Furthermore, most CIAs include a provision stating that each party agrees that it cannot use any privileged communications against the other if the parties’ interests diverge at any point. Since the interests of the Representative and the target with respect to such communications presumably are aligned prior to closing but may diverge in the event of certain disputes under the merger agreement, this divergence of interests provision in the CIA should further support the argument that the buyer is barred from being able to use the applicable communications in disputes against the selling stockholders.
Additionally, using a CIA may have an added benefit over the preceding alternatives in ensuring the Representative is able to access pre-closing communications with the target’s counsel. In Great Hill, the selling stockholders were attempting to prevent the buyer from accessing or using the privileged communications, but the opposite consideration is often in play. Rather than selling stockholders trying to block the buyer’s access, the selling stockholders are often interested in obtaining certain materials or communications to bolster their defense against a claim. Having a CIA in place could make clear that the Representative has rights to access such materials.
Finally, implementing a CIA likely would not need the approval of the buyer, which would otherwise be required in order to assign the privilege or to add a covenant or restrictive provision to the merger agreement as contemplated in alternatives #1 and #2 above.
Until the courts are able to further clarify if and how the parties can assign the target company’s privilege rights in pre-closing communications to a sell-side group or representative or otherwise prevent such rights from flowing to the buyer, these suggestions may strengthen the selling stockholders’ efforts in attempting to limit the buyer’s ability to access such communications or to use them against the sellers’ interests.4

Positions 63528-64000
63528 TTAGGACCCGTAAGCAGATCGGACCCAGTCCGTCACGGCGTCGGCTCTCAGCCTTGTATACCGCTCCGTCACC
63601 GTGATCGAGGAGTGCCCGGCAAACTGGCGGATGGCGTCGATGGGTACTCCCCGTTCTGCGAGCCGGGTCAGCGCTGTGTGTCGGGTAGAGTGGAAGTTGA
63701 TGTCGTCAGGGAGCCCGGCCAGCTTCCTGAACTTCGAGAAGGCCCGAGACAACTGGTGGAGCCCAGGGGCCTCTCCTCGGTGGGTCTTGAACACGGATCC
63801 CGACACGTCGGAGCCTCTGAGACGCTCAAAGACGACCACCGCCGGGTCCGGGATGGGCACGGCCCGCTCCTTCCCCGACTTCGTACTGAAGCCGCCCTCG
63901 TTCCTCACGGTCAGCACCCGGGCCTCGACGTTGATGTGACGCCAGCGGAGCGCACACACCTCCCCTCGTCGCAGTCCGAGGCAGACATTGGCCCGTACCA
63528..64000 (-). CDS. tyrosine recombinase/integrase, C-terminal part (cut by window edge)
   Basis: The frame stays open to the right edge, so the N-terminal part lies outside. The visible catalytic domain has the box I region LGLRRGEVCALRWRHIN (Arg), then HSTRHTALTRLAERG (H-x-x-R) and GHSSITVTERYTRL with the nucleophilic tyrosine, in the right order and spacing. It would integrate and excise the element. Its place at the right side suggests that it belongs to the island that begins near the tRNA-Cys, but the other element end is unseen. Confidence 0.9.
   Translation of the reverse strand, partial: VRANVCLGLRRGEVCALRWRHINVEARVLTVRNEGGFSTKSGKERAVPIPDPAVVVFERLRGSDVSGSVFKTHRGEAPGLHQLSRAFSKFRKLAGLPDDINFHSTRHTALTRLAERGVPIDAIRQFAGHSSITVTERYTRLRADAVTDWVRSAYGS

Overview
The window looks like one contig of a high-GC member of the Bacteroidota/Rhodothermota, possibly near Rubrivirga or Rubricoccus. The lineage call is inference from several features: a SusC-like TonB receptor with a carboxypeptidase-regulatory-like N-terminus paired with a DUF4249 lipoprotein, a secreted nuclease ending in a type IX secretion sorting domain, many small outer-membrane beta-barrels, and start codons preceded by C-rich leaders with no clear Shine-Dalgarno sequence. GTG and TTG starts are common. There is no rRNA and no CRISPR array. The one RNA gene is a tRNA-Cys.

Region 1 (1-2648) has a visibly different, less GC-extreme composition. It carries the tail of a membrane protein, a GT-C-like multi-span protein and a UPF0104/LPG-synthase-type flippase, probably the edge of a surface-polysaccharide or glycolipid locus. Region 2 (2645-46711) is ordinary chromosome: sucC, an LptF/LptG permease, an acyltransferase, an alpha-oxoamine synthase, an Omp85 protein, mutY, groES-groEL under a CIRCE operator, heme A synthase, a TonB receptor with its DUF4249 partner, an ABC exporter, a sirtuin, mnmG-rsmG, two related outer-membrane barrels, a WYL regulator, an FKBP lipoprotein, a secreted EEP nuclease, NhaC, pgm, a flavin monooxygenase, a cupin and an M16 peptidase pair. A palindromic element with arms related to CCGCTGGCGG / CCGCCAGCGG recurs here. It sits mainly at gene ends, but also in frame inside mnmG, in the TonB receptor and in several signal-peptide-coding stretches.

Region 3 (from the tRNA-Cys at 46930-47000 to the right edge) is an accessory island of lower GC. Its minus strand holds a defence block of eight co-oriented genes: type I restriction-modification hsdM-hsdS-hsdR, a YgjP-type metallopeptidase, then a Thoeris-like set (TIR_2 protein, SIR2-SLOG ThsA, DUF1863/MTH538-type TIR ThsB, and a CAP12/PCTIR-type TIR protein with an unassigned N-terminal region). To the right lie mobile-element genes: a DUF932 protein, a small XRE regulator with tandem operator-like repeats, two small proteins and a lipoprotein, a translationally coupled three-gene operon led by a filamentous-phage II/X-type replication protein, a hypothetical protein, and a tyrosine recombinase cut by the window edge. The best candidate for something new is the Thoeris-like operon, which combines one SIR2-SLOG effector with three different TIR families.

1 In its opinion, the court noted that the sellers made no attempt to address this privilege issue in their contractual agreement. It therefore concluded that there was no possibility of overriding the clear statutory language of Section 259. It is not clear, however, whether the court was saying that contractual language specifying a different outcome would necessarily be honored or whether it was simply noting that this was an issue that it did not need to consider based on the facts of this case.
2 There is some precedent for contract language alone not necessarily being dispositive of the outcome of who is the proper holder of the privilege. In American International Specialty Lines Insurance Co. v. NWI-I, Inc., 240 F.R.D. 401 (N.D. Ill. 2007), the court ruled that contract language seeking to allocate the privilege to a party might not be honored if that party is not deemed a successor to the entity that previously held the privilege.
3 The parties could also consider destroying all such communications, but that could create a host of additional risks and issues for the law firm and the target entity.
4 The issues addressed in this article raise new and complex challenges that require sophisticated legal analysis on each transaction. Prior to entering into any such transaction, you should consult with legal counsel. Nothing in this article is, or should be construed as, legal advice.